lapping up water.
A new smell began to waft through the windows from the center of Capital Square: smoke. Countless clerks burned Confederate records that might lead them to a future in a Yankee prison. Then they began to burn Confederate money as well. Millions of dollars of it. They meant to keep the Yankees from plundering their money; not that a Confederate dollar was worth anything at that point.
The banks quickly opened and people jammed into them withdrawing whatever they could.
Back in the Council meeting, Mr. Hill’s motion to keep the 19th Regiment and the 1st Regiment of 2nd Class Militia in Richmond was adopted. Mr. Scott’s motion, that the Council meet again at 9:00 a.m. the next morning, was adopted. Mr. Burr’s motion, that all the liquor in Richmond be destroyed by committees of 25 men from each district, was adopted. Mr. Stokes’ motion, that, in the event of evacuation, the Council, a committee of citizens, and Mayor Mayo meet the Federal troops to surrender the city, was adopted. The Richmond City Council then adjourned until 9:oo a.m. the next morning.
Edward Andrew Jackson “A.J.” Clopton
A.J. walked east towards home. Most of the city was going the other way, and he had to fight his way through the opposing flow like a salmon swimming upstream. “ Vehicles of every sort and description, and a stream of pedestrians with knapsacks or bundles filled the streets which led out from the western side... a few wounded officers were borne along on litters.... On the way he called on some of the wardens elected to pour out the city’s liquor. Told them of their appointment and hurried them on their way. Night was approaching and there were fires along the shore where retreating troops were burning their supplies and their barracks.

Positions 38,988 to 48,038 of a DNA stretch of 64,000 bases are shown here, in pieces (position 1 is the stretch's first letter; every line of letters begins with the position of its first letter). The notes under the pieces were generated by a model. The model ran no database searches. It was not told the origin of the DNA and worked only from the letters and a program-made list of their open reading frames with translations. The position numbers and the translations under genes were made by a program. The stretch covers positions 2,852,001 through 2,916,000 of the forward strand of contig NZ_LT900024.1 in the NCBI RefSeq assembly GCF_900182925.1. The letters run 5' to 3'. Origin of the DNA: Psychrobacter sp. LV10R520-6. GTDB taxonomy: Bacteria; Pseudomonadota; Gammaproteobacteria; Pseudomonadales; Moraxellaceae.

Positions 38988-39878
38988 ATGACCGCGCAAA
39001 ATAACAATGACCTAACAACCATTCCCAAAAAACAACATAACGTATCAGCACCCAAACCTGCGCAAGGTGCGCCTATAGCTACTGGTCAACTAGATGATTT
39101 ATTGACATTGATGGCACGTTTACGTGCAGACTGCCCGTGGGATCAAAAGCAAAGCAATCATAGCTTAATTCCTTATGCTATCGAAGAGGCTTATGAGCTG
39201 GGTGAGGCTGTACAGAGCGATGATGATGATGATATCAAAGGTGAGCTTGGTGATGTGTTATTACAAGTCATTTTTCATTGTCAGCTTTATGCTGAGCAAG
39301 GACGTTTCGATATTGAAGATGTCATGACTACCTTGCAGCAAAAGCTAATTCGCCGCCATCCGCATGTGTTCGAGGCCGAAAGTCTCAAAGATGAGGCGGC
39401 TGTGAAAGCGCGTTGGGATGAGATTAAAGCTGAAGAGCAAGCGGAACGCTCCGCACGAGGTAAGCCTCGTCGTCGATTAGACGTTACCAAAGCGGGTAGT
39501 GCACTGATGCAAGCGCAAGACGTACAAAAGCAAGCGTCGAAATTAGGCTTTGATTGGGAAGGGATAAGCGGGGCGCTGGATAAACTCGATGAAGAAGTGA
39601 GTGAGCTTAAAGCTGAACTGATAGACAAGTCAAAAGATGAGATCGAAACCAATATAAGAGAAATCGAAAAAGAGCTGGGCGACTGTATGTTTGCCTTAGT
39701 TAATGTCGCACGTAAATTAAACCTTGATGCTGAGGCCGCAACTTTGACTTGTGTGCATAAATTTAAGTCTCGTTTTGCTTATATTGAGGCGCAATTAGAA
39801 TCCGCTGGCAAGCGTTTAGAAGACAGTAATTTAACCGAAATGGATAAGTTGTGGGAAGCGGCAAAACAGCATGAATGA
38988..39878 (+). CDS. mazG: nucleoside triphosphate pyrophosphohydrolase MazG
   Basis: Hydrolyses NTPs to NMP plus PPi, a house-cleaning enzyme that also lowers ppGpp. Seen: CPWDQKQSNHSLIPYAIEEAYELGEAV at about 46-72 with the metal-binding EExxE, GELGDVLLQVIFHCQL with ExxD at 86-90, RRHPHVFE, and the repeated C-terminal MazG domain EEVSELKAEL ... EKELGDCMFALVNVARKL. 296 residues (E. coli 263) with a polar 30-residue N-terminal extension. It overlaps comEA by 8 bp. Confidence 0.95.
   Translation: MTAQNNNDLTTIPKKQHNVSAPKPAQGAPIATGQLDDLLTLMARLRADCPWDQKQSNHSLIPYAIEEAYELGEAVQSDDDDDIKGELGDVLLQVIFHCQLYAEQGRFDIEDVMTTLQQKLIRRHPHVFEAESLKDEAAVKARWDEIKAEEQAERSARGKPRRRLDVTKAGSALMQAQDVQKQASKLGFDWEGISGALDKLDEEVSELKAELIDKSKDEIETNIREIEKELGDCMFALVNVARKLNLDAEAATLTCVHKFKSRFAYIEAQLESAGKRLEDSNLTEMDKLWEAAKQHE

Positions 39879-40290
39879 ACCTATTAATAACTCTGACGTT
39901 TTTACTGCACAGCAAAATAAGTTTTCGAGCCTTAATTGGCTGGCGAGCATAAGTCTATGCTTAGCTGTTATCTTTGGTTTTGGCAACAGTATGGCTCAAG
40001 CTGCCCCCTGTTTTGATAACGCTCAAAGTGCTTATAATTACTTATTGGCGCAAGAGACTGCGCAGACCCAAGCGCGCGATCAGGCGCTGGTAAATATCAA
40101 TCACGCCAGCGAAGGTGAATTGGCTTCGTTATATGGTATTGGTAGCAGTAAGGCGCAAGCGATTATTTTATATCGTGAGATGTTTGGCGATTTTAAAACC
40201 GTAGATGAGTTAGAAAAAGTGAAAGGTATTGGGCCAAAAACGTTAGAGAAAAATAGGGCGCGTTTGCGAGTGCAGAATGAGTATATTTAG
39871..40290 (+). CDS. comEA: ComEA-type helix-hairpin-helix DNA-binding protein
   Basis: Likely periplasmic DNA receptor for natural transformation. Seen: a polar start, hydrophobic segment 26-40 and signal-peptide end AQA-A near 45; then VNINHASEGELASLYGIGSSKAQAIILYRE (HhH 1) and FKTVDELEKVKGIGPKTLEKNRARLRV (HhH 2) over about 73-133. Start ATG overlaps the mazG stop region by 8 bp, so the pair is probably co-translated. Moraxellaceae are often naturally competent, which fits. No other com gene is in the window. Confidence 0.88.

It was not long before the streets were literally running with alcohol. The wardens poured it from second story windows in government warehouses and dragged kegs of brandy from hotels and bars. Out into the gutter it went. In some places, the rivers of spirits were two feet deep. The fumes from the runoff were almost intoxicating in and of themselves. And so the smell of dust was replaced by the smell of alcohol.
The sun was beginning to go down. In the golden light, hundreds of silhouettes could be seen bent over the gutters, lapping up the alcohol like thirsty dogs lapping up water. Some brought glasses and even buckets to take advantage of all the free drinks. And of course they got very drunk. And they got loud. And they began to loot the downtown area businesses. People were screaming and shouting and breaking windows and firing off guns.